• Primary damage-racking moves: jab, forward tilt, down tilt, Toad, Peach Bomber, and Vegetable / Heavy Vegetable. Peach has many useful tools at her disposal. As mentioned earlier, her jab hits twice and can combo into a down tilt at low percentages. Her forward tilt launches opponents upward, while down tilt is another useful option that can link into a forward smash. Peach’s neutral special, Toad, should be frequently used against telegraphed attacks, while Peach Bomber is a decent mid-ranged approach option. Vegetable is best used from afar: if you’re lucky, you might even pull up a Bob-omb or a Mr. Saturn (even if items are turned off)!
  • Primary KO moves: forward smash and up smash. Peach’s forward smash cycles regularly between three weapons: a golf club, a frying pan, and a tennis racket. Be mindful of which weapon Peach will use when attacking with her forward smash. Her golf club has increased range and diagonal knockback, her frying pan deals the most damage, and her tennis racket has more horizontal knockback. Peach’s up smash is handy, too, and can be used as an aerial punish. It’s most powerful when Peach’s body connects with the opponent (as opposed to the tip of her arm, which inflicts the least amount of damage).
  • Moves to avoid: down smash. Peach’s down smash isn’t necessarily bad, but it’s lacking in range and knockback – her forward and up smashes are far superior. Avoid using down smash during training so that your Peach amiibo prioritizes her other smash attacks.

When your amiibo finally reaches Level 50, its training will truly begin. Just like a real player, amiibo need match experience and practice against different characters.


Section 4: Post-Level 50 Training

Now that your amiibo has reached Level 50, its training will become a bit more involved. Defense and counterattacks are important to your amiibo’s success, but its match experience is even more important. Your amiibo will need to be exposed to as many fighters, stages, and situations as possible.

Your Amiibo’s Match Experience

Every character in the Super Smash Bros. roster has their own unique playstyle and a variety of attacks to use. Ideally, your amiibo will learn to play against all 58 fighters. Training guides for every amiibo are now available: so if any of yours are untrained, raise them with their own personalized character guide. You can then pit the two amiibo against each other in a battle, and they’ll both become stronger.

Mirror Matches, Defense, & Counterattacks

As your amiibo’s knowledge of other fighters grows, its grasp on its own moveset slowly fades away. More specifically, your amiibo’s fighting skills will wear down over time. Match experience is great, but too much of it at once is a bad thing. Mirror matching your amiibo between battles against other characters is a great way to refresh its skills while retaining its match experience. In the previous section was a list of tips that specifically applied to your amiibo’s character – refer back to that list if necessary. Once again, be sure to stay grounded and to play defensively.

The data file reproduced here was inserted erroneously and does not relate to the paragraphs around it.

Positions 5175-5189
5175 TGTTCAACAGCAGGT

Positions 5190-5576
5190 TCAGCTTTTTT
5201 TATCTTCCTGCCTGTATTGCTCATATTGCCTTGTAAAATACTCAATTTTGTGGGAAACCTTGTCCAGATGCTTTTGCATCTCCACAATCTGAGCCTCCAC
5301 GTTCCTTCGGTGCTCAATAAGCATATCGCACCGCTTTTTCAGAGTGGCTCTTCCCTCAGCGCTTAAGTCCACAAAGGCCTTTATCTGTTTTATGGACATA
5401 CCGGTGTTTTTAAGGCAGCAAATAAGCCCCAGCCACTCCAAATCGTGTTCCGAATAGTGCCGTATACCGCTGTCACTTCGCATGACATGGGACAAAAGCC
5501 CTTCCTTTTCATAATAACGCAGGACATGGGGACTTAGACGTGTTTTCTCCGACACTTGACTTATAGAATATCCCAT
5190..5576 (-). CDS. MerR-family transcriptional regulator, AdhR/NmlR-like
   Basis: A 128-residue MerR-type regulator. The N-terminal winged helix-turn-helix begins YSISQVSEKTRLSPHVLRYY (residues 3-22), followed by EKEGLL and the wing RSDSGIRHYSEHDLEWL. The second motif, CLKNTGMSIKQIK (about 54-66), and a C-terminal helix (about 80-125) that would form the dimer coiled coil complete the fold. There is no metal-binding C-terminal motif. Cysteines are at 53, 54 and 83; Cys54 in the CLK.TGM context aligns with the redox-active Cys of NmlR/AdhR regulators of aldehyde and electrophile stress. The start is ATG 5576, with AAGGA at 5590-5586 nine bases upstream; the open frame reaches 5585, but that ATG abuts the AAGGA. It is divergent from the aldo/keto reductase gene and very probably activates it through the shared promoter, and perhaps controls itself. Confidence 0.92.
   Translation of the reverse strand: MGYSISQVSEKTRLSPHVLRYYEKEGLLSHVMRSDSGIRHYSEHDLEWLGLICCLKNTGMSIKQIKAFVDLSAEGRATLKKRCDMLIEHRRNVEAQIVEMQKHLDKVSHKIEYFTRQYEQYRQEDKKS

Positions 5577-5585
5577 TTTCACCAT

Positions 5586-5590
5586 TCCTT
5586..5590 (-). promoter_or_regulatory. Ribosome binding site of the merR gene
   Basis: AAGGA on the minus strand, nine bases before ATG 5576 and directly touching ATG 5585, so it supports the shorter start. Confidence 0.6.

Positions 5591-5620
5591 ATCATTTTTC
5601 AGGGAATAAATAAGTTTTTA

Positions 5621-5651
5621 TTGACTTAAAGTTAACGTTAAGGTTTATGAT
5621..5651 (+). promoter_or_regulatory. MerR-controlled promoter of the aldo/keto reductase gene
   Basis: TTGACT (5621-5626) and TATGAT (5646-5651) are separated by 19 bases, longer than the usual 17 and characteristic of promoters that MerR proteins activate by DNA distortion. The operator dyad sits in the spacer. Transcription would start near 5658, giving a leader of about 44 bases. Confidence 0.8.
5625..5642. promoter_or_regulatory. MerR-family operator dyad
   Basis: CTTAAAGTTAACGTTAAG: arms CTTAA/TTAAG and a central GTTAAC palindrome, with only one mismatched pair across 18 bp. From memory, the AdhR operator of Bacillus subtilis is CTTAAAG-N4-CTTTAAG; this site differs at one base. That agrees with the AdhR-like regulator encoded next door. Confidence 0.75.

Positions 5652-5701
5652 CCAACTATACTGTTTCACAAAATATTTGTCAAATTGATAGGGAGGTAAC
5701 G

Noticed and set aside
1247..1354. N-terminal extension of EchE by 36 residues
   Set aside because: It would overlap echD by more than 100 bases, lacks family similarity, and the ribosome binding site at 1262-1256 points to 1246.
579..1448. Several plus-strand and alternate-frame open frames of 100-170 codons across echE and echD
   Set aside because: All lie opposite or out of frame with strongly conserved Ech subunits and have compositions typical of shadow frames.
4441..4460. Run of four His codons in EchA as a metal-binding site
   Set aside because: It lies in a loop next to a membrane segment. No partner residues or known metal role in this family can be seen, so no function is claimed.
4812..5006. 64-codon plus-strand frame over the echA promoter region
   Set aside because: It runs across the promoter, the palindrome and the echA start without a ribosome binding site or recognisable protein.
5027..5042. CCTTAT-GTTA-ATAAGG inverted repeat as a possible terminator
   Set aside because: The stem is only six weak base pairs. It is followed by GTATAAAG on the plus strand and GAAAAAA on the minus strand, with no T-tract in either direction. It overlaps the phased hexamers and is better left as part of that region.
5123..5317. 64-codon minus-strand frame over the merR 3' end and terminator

If your amiibo begins acting aggressively during battles or starts to use too many aerial attacks, there is a perfect solution: the defensive training session. In just a few minutes, you can retrain your amiibo to dodge, perfect shield, and counterattack with impeccable speed and timing. To keep your amiibo fresh and at its best, rotate both mirror matches and defensive training sessions as needed.


Section 5: Conclusion & Credits

File:SSB4-Wii U Congratulations Classic Peach.png

Conclusion

Thank you so much for reading this guide! It was a long one, but you made it through! Although the guide may be coming to a conclusion, your training most certainly isn’t: there’s always a way to make an amiibo stronger, and yours is no exception. If you ever need additional help training your amiibo, stop by Cloud Nine’s Discord server.

If your desire to read amiibo training guides and articles hasn’t been entirely fulfilled, there are some more posts here that you might like. The official amiibo tier list ranks every amiibo’s overall capabilities – you might even learn something new if you take a look at it. The FAQ is another good resource worth checking out. Alternatively, you can head to the master list of guides for even more amiibo training methods!

Credits

Thanks again to Trainer Blue for compiling all of Peach’s information. Images are courtesy of the official Super Smash Bros. website and SmashWiki.